Shark Attack On Florida’s Akaloosa Island: Details Emerge Of 39-Year-Old Swimmer’s Ordeal
Shark Attack On Florida Island
The shark attack of an unidentified man on Florida’s Akaloosa Island is updated with details surrounding the event. As Inquisitr just reported, a man vacationing from Tennessee was bit on the foot by a shark Monday. More information on the attack are revealed in this article.

According to NFW Daily News, the man’s name is Terrell Moore from Pleasant View. Monday’s report initially stated that he had lacerations on his foot requiring stitches, and that he was fishing at the time of the attack. The latest report indicates Moore was with his wife and their 11-year-old son swimming about 75 yards from shore when he stopped at the sandbar. He suffered a broken foot and two deep puncture wounds while swimming. His wife, Melissa, tells the news source:

“He got on the second sandbar and was kind of standing up. All of the sudden, he went under a little bit and popped back up… he started swimming really fast.”

First responders believed Moore was bait-fishing with the two other fishermen seen at the sandbar. What had actually happened was he was seen standing near them, about 15-feet from where the family was swimming.

As a side note, NBC Los Angeles reports that a fishing ban on Mahattan Beach pier is being debated after a shark that was caught on a fishing line attacked a swimmer there on July 5.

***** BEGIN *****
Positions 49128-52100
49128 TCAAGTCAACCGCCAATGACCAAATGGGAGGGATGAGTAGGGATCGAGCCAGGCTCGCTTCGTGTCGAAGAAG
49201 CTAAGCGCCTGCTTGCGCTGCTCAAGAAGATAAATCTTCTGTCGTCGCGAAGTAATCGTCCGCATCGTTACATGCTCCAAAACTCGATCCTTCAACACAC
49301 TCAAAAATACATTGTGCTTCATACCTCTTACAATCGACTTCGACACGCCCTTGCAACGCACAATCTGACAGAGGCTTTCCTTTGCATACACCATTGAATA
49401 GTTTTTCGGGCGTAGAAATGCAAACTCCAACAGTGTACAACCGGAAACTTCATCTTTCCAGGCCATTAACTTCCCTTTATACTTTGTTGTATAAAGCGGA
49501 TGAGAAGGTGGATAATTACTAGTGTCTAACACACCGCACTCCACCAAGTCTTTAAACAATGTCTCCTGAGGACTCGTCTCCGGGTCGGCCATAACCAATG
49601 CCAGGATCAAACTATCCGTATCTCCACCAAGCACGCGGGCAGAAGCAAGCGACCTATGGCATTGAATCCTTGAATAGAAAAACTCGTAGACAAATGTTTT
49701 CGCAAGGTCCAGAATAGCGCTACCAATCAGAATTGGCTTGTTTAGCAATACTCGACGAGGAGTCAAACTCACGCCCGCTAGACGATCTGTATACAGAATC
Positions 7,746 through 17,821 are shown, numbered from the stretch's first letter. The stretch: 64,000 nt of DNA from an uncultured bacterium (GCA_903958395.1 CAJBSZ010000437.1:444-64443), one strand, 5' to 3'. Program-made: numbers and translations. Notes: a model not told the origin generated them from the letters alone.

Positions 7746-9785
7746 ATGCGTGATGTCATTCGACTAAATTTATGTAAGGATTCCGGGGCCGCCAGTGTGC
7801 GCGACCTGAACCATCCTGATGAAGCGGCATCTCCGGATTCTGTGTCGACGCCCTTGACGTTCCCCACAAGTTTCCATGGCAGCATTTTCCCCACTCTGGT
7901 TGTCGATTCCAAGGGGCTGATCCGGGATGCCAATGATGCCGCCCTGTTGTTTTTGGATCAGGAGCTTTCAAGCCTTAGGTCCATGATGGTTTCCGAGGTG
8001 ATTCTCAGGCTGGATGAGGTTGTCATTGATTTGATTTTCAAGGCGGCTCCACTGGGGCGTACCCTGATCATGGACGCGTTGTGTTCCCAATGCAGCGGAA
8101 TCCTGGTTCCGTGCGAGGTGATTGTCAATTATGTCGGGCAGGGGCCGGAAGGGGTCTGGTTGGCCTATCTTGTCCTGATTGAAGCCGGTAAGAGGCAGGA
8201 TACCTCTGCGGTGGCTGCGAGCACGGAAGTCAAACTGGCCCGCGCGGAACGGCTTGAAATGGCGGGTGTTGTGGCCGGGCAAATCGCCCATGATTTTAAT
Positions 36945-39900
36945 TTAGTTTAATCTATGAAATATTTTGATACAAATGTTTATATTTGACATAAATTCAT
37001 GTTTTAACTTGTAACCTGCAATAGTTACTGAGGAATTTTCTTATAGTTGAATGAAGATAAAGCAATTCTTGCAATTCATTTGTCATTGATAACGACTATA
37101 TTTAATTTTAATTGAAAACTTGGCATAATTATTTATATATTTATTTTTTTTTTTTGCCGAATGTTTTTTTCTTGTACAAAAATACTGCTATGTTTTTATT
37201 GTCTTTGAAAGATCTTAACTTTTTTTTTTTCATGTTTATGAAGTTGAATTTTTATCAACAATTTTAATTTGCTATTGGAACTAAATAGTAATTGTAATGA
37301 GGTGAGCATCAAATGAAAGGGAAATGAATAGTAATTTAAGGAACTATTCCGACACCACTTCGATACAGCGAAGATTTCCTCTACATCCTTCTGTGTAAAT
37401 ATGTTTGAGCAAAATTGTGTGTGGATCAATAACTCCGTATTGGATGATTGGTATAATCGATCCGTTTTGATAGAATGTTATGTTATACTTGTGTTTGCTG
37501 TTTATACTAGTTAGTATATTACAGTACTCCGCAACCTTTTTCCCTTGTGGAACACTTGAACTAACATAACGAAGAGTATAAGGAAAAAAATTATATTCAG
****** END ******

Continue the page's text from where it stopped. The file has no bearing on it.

George Burgess, curator of the International Shark Attack File, says:

“The fishermen are very attractive to sharks. Fishermen and bathers and surfers don’t mix.”

Burgess surmises:

“… Misinterpreting the moves of (Moore’s) foot for being the actions of a fish, possibly even a hooked fish.”

Burgess says this isn’t unusual:

“It’s your typical hit and run attack – grabs a human and then lets go. No Jaws music in the background.”

Moore recounts the shark as being about the size of his son. Burgess estimates from the bite that the shark was somewhat small — theorizing that it might have been from a backtip or spinner shark. Both are common species that feed off fish along Panhandle waters inland. He thinks a “tug of war” between the shark and Moore exasperated the situation.

“If you’re rotating your ankle around something that’s holding it, you can break some bones. If he hadn’t broken his foot, he might have gotten a stitch or two on his lacerations, and a good bar story.”

Moore’s wife is grateful his shark attack wasn’t worse.

“We’re happy everyone’s here and everyone’s safe.”

The family will finish out their vacation before heading home. On Tuesday, Moore was experiencing a lot of pain and is currently on crutches. Despite his shark attack, Moore knows there’s a risk to some degree going into areas where sharks lurk. He concludes:

“We’re going to stick it out. What are you going to do? You make the best of it.

“It happens, we’re in their territory. We understand that.”

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